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Q&A: Colorado Housing Connects breaks down the state’s rental crisis

May 3, 2024 by jrios0

As we journey through 2024, the challenges facing renters in Colorado persist. In Denver, eviction filings continue to rise, adding to the strain on those relying on rental assistance. The impending conclusion of the Temporary Rental Assistance Grant in June also exacerbates the situation.

April witnessed a staggering 1,669 eviction filings, marking a 61% increase from the same month in 2023 and a 30% surge year-to-date compared to last year’s unprecedented highs. These figures paint a stark reality for Colorado families, grappling with soaring rents amidst stagnant wages.

Behind these alarming statistics are real people — Colorado families who are struggling to stay in their homes. To make sense of the state’s eviction challenges, Colorado Housing Connects (1-844-926-6632) Program Director Patrick Noonan gives a voice to those on the front lines of the housing crisis in this Q&A.

Read on to learn more about what Colorado Housing Connects is seeing in today’s rental market.

What are the biggest changes you’ve observed in the Colorado rental landscape this year?

In response to the pandemic, the federal government provided significant funding to create a safety net for Coloradans facing housing instability. As the federally funded pandemic relief programs have faded away, the State of Colorado and City and County of Denver stepped up with historic funding in 2024 to blunt mass evictions in the face of deep-rooted economic challenges that low- and moderate-income families continue to face. Sadly, even though Colorado and Denver have stepped up in this critical way, eviction filings repeatedly surpass last year’s record setting rates.

Since demand for help has only increased, rental assistance programs have had to triage volume and set more restrictions on applications. This includes prioritizing or requiring a court summons as well as restricting applications to a lottery-based system. While efforts to fund this crucial safety net are commendable, far too many families are still facing displacement due to eviction.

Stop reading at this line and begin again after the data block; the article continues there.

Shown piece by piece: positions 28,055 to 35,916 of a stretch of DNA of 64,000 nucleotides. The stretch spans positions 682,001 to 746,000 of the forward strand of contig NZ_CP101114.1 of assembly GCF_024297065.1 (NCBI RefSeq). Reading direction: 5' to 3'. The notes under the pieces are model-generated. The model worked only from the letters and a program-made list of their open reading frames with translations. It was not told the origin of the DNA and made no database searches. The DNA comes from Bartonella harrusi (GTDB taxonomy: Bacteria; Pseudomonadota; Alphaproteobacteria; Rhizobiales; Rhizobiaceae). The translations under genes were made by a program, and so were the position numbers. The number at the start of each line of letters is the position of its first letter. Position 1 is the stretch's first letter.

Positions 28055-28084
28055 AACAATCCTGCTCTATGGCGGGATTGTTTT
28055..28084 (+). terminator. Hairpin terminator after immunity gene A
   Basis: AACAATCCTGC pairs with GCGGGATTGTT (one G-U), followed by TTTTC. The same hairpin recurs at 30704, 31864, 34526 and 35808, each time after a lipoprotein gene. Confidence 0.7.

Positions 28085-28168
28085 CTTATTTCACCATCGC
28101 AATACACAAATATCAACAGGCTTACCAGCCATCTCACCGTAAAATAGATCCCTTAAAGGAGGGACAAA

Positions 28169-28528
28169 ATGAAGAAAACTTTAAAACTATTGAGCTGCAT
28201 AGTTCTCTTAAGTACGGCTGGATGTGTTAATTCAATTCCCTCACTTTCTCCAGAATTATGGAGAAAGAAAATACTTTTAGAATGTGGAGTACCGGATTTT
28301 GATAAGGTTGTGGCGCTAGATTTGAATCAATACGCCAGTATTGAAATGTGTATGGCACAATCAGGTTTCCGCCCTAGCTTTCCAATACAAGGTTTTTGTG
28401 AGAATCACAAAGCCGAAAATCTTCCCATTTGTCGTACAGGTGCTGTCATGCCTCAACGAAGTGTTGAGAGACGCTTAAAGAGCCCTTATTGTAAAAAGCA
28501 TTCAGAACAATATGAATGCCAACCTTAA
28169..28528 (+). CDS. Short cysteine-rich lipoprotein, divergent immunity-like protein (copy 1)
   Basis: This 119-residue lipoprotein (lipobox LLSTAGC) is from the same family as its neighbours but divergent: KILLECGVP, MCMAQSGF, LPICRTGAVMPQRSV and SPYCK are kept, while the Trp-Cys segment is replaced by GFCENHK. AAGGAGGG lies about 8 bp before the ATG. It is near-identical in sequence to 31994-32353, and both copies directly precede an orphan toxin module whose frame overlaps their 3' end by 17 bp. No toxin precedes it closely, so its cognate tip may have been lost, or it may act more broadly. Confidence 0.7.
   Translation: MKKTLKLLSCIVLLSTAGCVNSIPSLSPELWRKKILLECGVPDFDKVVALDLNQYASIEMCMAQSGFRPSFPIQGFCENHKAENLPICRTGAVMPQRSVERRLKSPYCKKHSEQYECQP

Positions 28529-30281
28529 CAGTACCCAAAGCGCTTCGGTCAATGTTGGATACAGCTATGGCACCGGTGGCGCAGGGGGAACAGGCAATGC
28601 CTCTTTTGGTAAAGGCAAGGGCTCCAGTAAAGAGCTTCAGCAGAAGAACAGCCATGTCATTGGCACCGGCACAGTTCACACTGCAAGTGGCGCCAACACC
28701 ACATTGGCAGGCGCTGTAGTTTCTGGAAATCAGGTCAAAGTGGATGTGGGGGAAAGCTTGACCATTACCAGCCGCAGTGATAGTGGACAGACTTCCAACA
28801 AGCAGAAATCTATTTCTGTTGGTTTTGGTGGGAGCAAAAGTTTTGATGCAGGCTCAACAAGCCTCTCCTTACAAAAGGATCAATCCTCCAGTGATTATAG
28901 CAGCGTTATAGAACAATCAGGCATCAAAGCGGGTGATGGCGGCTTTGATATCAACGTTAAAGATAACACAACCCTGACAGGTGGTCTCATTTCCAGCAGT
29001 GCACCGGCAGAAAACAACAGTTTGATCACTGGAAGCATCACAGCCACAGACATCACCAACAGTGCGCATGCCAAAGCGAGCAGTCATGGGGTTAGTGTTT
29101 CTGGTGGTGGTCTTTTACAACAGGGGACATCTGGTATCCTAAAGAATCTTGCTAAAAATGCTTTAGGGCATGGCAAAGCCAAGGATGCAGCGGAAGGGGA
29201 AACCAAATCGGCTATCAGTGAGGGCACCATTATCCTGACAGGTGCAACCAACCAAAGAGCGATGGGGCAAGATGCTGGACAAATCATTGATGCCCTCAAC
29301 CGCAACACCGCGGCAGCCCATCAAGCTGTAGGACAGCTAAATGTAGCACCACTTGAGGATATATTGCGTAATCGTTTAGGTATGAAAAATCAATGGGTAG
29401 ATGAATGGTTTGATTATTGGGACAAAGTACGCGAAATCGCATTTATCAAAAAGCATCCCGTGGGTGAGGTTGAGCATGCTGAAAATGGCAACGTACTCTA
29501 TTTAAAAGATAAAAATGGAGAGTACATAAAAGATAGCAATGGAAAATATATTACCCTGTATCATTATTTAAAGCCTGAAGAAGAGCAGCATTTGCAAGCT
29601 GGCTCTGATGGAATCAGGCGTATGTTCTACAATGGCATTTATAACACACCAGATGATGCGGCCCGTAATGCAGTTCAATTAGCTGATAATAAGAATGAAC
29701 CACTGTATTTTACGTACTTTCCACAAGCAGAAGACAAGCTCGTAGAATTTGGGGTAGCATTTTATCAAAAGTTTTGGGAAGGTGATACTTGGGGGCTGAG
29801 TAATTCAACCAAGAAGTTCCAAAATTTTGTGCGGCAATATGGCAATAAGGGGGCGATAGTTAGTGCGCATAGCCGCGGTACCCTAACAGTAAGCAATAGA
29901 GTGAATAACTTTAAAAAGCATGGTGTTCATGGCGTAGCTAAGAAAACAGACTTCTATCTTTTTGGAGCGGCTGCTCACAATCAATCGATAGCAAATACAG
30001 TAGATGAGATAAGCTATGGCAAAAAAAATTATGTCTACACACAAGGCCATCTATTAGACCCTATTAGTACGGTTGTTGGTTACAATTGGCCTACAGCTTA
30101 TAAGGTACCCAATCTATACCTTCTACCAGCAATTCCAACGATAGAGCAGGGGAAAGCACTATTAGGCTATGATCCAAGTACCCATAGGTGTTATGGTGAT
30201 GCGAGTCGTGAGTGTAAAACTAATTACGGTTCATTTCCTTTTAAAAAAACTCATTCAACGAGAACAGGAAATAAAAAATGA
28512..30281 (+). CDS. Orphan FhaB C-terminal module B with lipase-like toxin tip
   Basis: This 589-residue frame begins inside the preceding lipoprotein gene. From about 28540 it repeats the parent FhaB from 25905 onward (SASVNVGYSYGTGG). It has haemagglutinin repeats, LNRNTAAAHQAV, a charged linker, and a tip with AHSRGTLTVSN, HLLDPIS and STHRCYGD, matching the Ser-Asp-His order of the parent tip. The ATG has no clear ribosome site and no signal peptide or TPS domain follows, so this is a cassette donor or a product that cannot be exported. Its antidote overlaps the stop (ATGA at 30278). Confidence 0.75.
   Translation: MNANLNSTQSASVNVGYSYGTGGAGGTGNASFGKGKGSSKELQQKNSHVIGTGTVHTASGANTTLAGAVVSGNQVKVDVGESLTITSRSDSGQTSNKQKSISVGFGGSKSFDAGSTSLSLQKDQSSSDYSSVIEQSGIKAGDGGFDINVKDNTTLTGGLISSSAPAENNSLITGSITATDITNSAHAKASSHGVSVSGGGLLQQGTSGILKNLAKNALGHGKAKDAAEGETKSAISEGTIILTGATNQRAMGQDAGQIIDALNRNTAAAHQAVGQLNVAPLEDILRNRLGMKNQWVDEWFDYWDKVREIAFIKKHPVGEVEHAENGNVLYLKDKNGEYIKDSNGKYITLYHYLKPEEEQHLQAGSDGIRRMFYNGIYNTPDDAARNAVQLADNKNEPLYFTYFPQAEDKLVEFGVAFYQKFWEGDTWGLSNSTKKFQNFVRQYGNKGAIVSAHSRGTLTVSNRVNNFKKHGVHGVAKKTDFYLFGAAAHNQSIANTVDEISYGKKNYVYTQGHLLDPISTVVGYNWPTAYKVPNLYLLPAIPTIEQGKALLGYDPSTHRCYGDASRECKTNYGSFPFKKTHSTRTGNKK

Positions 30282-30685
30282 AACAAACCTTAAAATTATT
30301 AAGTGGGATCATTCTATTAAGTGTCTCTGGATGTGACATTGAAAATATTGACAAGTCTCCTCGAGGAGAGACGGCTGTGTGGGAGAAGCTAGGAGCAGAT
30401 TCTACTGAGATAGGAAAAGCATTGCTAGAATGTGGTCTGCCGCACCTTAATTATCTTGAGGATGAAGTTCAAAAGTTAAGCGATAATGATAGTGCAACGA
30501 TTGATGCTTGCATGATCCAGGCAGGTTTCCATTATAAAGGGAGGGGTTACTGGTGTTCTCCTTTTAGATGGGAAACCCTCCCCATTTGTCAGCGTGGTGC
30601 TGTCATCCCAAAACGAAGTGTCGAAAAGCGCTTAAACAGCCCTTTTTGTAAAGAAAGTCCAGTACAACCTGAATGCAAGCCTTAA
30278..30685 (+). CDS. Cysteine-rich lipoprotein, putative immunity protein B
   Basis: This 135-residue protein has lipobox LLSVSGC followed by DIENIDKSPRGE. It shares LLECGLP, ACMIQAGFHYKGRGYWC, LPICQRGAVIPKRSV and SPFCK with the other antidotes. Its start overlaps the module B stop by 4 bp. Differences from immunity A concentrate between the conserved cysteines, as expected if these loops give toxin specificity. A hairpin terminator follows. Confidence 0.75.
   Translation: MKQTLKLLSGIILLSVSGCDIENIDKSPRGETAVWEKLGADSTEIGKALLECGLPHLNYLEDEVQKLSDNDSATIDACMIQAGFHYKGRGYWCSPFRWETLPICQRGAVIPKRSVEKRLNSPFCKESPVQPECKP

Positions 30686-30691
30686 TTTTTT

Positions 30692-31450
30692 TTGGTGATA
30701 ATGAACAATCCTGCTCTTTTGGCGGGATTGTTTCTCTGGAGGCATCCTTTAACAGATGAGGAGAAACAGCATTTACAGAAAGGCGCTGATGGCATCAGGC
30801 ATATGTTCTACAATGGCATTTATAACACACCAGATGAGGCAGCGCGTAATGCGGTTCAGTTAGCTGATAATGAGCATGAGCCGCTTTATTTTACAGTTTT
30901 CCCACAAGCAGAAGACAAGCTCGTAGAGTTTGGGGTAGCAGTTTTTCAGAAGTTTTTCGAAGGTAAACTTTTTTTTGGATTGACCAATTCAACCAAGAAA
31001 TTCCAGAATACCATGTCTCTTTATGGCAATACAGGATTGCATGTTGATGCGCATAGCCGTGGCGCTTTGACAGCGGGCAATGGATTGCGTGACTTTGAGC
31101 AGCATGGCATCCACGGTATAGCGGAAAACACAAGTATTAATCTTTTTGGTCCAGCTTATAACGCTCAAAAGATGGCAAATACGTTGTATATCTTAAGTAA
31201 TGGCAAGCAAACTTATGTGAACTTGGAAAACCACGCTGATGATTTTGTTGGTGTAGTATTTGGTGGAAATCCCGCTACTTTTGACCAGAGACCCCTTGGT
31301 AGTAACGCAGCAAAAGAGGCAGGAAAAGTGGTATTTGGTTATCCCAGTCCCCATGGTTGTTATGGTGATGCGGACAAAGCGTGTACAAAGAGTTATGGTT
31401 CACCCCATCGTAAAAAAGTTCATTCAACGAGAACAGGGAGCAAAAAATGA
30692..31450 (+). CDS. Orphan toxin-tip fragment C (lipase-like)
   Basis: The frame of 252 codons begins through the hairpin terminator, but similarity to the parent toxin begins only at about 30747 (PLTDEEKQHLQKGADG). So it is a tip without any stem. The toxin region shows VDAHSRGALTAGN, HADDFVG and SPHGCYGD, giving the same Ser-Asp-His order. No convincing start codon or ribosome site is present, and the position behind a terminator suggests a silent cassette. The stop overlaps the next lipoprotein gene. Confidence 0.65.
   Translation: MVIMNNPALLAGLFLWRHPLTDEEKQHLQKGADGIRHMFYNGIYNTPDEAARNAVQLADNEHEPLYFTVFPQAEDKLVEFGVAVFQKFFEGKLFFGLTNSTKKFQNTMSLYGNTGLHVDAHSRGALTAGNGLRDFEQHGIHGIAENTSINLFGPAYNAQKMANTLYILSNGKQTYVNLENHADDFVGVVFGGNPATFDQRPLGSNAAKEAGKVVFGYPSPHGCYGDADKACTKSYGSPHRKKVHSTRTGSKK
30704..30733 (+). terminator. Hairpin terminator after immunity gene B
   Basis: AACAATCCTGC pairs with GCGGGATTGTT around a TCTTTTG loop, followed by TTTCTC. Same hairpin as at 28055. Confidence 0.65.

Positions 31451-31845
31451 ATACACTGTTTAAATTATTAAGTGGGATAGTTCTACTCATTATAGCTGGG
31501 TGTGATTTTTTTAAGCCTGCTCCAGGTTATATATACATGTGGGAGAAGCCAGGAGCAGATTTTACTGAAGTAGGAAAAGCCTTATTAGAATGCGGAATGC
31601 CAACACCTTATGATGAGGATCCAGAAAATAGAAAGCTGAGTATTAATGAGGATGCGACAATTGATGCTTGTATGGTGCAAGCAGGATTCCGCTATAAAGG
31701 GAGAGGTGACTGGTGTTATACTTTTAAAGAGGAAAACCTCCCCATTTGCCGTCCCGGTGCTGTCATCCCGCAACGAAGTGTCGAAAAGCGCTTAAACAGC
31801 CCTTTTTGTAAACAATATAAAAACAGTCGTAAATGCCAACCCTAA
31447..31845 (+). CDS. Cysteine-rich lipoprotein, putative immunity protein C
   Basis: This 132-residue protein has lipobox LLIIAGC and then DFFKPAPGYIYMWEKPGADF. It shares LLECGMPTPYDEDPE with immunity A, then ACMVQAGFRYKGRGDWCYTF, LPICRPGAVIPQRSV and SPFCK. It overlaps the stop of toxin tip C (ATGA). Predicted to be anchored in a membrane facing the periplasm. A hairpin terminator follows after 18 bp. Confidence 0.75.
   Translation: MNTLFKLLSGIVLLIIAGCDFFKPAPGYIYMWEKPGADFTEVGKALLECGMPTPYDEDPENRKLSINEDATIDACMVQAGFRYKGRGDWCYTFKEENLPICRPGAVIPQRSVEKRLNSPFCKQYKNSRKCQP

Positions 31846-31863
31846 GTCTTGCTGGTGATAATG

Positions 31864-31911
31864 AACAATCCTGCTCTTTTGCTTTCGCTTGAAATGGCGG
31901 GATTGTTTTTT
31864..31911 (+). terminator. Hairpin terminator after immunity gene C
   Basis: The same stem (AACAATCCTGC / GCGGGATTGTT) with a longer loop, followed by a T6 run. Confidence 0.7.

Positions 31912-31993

What seems to be the most pressing concerns or pain points currently facing renters in the state?

A few factors are converging at once to drive Colorado’s housing affordability crisis. Since the Great Recession, Colorado hasn’t built enough housing to keep up with the state’s needs. In the last nine years, the average rent rate in the Denver metro area has jumped 56% or about 6% per year. Low to moderate income families haven’t seen their wages

increase proportionally during that same period. They’ve also been burdened with higher prices due to inflationary pressures since the pandemic.

When you take high housing costs and combine them with the price of other necessities rising dramatically where wages haven’t kept up, you’ve got a perfect storm. The most pressing concern for renters in the state is a simultaneous lack of housing affordability and intense pressure on families’ budgets.

How are the current rental conditions impacting where Colorado renters choose to live, or their ability to find housing at all?

Unfortunately, we’re seeing too many families pushed to the margins due to Colorado’s cost of living. That could be parents and children sleeping in cars, people moving away from their communities and support networks, or people moving out of Colorado all together. Fortunately, there are more and more affordable housing units coming online each week and creative programs like home sharing that take advantage of existing housing stock to provide relief for cost burdened Coloradans.

Recent numbers from the Apartment Association of Metro Denver show that rent prices are remaining flat. What does this mean for renters? Are they feeling any relief in their housing costs?

We’re excited to see rents plateau in the first quarter of 2024. It will help ease the pain for renters that have experienced year over year rent increases. For far too many families, there isn’t enough breathing room after about a decade of rent jumps where their wages haven’t kept up.

What are your most significant concerns about the future of the rental market in Colorado?

The most concerning element of Colorado’s rental market is the wind down of the state’s Temporary Rental Assistance Grant Program.

Legislators allocated $30M of rent relief for struggling households to be spent during the first half of the year. So far, we’ve seen 2024 eviction filings surpass 2023’s record rates even with this significant assistance in place. What will happen when that funding dries up? Even if there is additional support through more rental assistance funding, will it be enough to drive eviction filings down? What is in store for Colorado’s most vulnerable households later this year when key safety net programs contract or evaporate?

For News and Media Contact:

Joseph Rios


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